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Banks Quiet Title Story

In May, 2018, Al Banks reached out to Pinnola & Bomstein to help him recover title to his family’s property from a series of crooks. Al himself had brought suit without the benefit of an attorney and had come up against a brick wall.

At the time, Al was a retired systems analyst who had grown up in Philadelphia as one of five children. Their parents had bought an investment property along with family friends and the Banks and Hunt families shared the monthly income.

When Al’s father died the family’s half interest in the property was passed on to his mother, Kate. After his mother died, the five siblings assumed the family’s interest in the property would simply be passed on to them. They were wrong.

On August 23, 2013 - seven months after Al was appointed administrator of Kate Banks’s estate – a man named Jim Battle recorded a deed in the City’s Department of Records.

The new deed stated that the family property was being transferred from himself, as sole heir of Kate Banks, to himself individually as grantee. Jim Battle, however, was not an heir of Mrs. Banks’s. He was not even a remote relative. Jim was one of a new kind of scam artist.

Throughout the City are many vacant homes and commercial properties. A little research easily enables a diligent crook to learn that the owner of an empty building has died.

At that point the crook may recruit an enterprising notary public to assist in creating a new conveyance. Oftentimes the new deed is signed by the crook in the name of the dead owner and the signature may not even bear any resemblance to the actual owner’s signature.

The notary takes a fee, the new deed is officially recorded and title now appears in whatever name has been selected. Sometimes the property is “flipped” to an unsuspecting buyer for a quick profit. Sometimes the property is renovated and re-sold for a very substantial profit.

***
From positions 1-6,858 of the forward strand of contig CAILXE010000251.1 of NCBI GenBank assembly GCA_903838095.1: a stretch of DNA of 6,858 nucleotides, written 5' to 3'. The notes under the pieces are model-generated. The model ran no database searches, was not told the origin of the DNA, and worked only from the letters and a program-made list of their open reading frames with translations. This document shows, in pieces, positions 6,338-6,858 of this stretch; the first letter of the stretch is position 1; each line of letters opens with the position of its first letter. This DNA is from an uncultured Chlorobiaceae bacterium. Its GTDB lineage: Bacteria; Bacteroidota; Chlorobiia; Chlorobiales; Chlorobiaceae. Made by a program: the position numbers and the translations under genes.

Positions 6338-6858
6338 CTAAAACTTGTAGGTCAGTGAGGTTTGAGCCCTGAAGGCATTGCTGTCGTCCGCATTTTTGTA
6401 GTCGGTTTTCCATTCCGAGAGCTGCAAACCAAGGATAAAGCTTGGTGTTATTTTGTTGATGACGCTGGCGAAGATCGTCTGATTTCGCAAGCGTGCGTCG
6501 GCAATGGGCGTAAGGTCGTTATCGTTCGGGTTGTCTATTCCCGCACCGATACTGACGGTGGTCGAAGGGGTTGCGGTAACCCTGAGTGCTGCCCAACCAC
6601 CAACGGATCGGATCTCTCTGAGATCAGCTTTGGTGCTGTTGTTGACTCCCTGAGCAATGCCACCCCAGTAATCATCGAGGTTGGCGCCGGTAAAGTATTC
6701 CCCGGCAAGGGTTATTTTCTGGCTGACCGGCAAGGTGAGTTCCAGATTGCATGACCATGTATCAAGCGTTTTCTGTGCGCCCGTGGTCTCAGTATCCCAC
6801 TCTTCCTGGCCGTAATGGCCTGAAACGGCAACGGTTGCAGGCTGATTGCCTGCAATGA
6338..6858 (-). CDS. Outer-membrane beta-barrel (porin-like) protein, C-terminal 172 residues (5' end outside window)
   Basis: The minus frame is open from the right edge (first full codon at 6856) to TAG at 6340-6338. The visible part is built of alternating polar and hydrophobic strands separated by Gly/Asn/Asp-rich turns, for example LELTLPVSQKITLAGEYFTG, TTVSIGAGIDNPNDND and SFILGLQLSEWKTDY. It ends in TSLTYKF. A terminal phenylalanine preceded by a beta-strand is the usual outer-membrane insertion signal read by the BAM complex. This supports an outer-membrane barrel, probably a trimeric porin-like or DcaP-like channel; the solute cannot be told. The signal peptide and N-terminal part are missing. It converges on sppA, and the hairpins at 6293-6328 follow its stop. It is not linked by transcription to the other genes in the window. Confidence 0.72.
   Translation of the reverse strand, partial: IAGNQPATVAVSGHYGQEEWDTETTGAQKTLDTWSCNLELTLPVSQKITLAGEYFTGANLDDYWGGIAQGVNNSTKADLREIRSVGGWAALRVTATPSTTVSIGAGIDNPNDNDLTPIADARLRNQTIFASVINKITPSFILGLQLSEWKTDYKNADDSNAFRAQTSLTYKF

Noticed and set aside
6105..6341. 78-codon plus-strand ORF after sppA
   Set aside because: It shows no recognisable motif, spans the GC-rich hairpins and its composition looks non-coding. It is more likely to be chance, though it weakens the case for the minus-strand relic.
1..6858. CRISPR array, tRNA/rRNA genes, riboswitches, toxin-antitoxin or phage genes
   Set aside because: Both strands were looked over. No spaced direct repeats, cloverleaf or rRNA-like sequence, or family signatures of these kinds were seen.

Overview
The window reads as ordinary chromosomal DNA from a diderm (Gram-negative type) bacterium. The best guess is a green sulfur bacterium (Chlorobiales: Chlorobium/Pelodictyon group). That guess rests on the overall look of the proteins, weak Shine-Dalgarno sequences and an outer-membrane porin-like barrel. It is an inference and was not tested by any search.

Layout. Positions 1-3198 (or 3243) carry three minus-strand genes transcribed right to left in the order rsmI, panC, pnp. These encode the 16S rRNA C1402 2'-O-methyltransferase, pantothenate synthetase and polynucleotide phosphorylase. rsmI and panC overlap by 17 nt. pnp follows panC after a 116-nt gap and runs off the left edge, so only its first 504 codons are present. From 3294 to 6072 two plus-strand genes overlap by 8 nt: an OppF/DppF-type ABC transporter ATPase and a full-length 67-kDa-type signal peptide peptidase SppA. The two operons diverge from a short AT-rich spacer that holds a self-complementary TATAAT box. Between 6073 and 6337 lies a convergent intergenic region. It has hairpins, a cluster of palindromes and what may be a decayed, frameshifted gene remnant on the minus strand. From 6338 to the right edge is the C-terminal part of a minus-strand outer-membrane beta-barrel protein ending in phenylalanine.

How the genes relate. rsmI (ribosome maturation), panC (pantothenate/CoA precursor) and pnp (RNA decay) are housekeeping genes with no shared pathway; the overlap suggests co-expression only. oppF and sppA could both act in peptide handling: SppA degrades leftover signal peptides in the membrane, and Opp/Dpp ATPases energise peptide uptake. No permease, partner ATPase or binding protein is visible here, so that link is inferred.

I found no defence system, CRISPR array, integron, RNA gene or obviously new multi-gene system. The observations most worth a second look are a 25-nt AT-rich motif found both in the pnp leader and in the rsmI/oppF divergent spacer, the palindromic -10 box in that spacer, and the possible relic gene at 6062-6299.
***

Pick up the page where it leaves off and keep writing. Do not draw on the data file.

Jim Battle took the Banks family’s title by signing a document falsely representing that he was Kate Banks’s sole heir. A crooked notary then acknowledged his signature.

Battle quickly sold the property to a small-time real estate speculator for $ 5,000. It was a bargain for the speculator since the property had been assessed by the City at $ 53,000.

The speculator, in turn, sold it to another fishy character for $ 10,000. And there title remained for several years until, in 2017, Al Banks learned that title had changed three times since his mother had died!

Attorney Mike Bomstein filed a quiet title action in May, 2018 on behalf of the Banks heirs. Joined as defendants were Jim Battle, the speculator and the fishy character.

The matter was hard-fought all around. The speculator insisted he had no idea that there was anything suspect about paying $ 5,000 for a $ 53,000 property. Further, he contended that he did not re-sell the property to the fishy character.

For his part, the fishy character claimed that he was a relative of the Hunt family. He also stated that he truly had paid $ 10,000 to the speculator and was hoping to keep the property in the family.

The case went to trial in June, 2021. At the time of trial, Mike Bomstein argued that when Kate Banks died her property passed to her estate. Within weeks after her death her son Al Banks was appointed administrator.

From that time on, only Al had the authority to dispose of estate property, including the real estate that was the subject of the case. The transfer to Jim Battle, then, was fraudulent because (a) Jim not an heir, let alone the sole heir of Kate Banks; and (b) only Al had authority to sign the deed.

As a matter of law, the Battle deed was void from the start because Mr. Battle lacked the legal capacity to make the transfer. The consequence of that was that the deed to the speculator and the later deed to the fishy character were also deemed void.

The trial judge ruled in favor of the Banks estate and issued an opinion explaining his decision. The speculator was unhappy with the outcome of the case and filed an appeal. Both sides submitted briefs to the appeals court and that court’s decision has yet to come.

Stay tuned to the Pinnola & Bomstein website for the end of this story!

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